And the winner is…?
Yes, today we find out who are the winners of the UK Education Blog Awards. The awards are split between four categories;
Last month we found out who were the ten shortlisted blogs for each category from over three hundred nominated. I was extremely proud to be nominated and then shortlisted for two awards; Most Influential Blog of the Year and Teacher Blog of the Year.
Thank you to Scholastic Education, Creative Blogs and Primary Blogger for sponsoring the awards this year.
Every edublogger has been blogging away in anticipation. But who has won? Click here to find out! Well done to all the education bloggers in the blogosphere – keep up the good work!
In my lessons I always plan to include a variety of activities, different learning approaches and trialling out new ideas to help the students’ understanding and enjoyment of the subject. Music can entice a young person’s mind and start to make them think. Thinking skills are vital in education. Young people need to develop their thinking skills. Music works on many levels and can attract many different types of learners. It can spark their interest or reinforce their learning and make them more inquisitive. Music appeals to the auditory learner. Sections, lines or quotes could all be used to help a young person gain an understanding of a story, case study or theory. It is also a great cross-curricular way of working with another department. For example, your music department might be teaching South American music whilst in geography you teach Brazil. Simple, but effective!
I remember one of my geography teachers playing Dire Straits’ ‘Telegraph Road’ to us to help us with settlement change. As a guitarist I love Dire Straits and was immediately hooked by the lesson. My geography teacher at the time, Mr. Leach, started to explain the song lyrics. We listened again and wrote down what we heard and applied it to our topic we were studying – settlement. He had used it as a lesson starter on settlement change. This was my first introduction into the use of music within geography. Thank you Mr Leach!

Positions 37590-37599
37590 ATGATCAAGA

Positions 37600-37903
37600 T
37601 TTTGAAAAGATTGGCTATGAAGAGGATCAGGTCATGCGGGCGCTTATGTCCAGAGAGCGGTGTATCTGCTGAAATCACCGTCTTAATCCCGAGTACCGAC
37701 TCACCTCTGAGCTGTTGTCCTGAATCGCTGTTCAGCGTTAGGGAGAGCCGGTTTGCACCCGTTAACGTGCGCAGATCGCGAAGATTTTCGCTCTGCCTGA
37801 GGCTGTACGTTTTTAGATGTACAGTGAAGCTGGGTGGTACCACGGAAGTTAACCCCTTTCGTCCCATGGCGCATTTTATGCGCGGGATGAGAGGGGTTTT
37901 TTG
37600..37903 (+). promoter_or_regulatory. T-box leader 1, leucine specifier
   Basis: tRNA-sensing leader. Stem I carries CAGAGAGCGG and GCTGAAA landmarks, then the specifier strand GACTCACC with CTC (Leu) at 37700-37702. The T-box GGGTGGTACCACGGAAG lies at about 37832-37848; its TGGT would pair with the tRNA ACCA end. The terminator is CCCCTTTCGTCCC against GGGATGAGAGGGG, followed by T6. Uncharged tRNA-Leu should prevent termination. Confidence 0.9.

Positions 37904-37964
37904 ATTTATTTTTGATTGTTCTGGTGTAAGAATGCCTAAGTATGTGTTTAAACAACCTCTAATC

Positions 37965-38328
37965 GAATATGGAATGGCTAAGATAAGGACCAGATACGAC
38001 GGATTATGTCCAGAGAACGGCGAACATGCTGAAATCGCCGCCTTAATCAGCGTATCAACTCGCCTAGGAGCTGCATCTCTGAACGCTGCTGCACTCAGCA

What would be your top ten music starters be?
My Top Ten Geography Music Starters
Telegraph Road – Dire Straits (Settlement)
Paradise City – Gun ‘N’ Roses (City Change)
Why does it always rain on me – Travis (Weather)
Ring of Fire – Johnny Cash (Plate-tectonics)
Rocks – Primal Scream (Geology)
The Sea – Morcheeba (Coasts)
Starsky & Hutch Theme – The James Taylor Quartet (Crime)
Mas Que Nada – Tamba Trio (Brazil)
Magical Mystery Tour – The Beatles (General Geography)
The End of the World as we know it – REM (Climate Change)
As I have previously stated in my blog and from my article for Sec-Ed, films are a fantastic way in which to engage young learners. For interest (and a bit of fun!) I have complied together my ‘Top Ten’ Geography related films. This first appeared in my article Learning from Films in April 2009 for Sec-Ed.
- Slumdog Millionaire – life in within the shanty towns of Mumbai
- Brassed Off – industrial decline in the UK
- The Day After Tomorrow – climate change has never been this traumatic!
- City of God – the daily lives of young people in the favelas of Rio
- Twister – the formation and impact of a twister
- There Will Be Blood – industrial growth of a more economically developed country
- Dante’s Peak – shows most of the features of a volcano
- Lawrence of Arabia – illustrates desert features
- Kes – life in 1960s Britain
- The Full Monty – industrial decline within the UK
Q. What would be in your Top Ten Films for your subject? I look forward to hearing from you.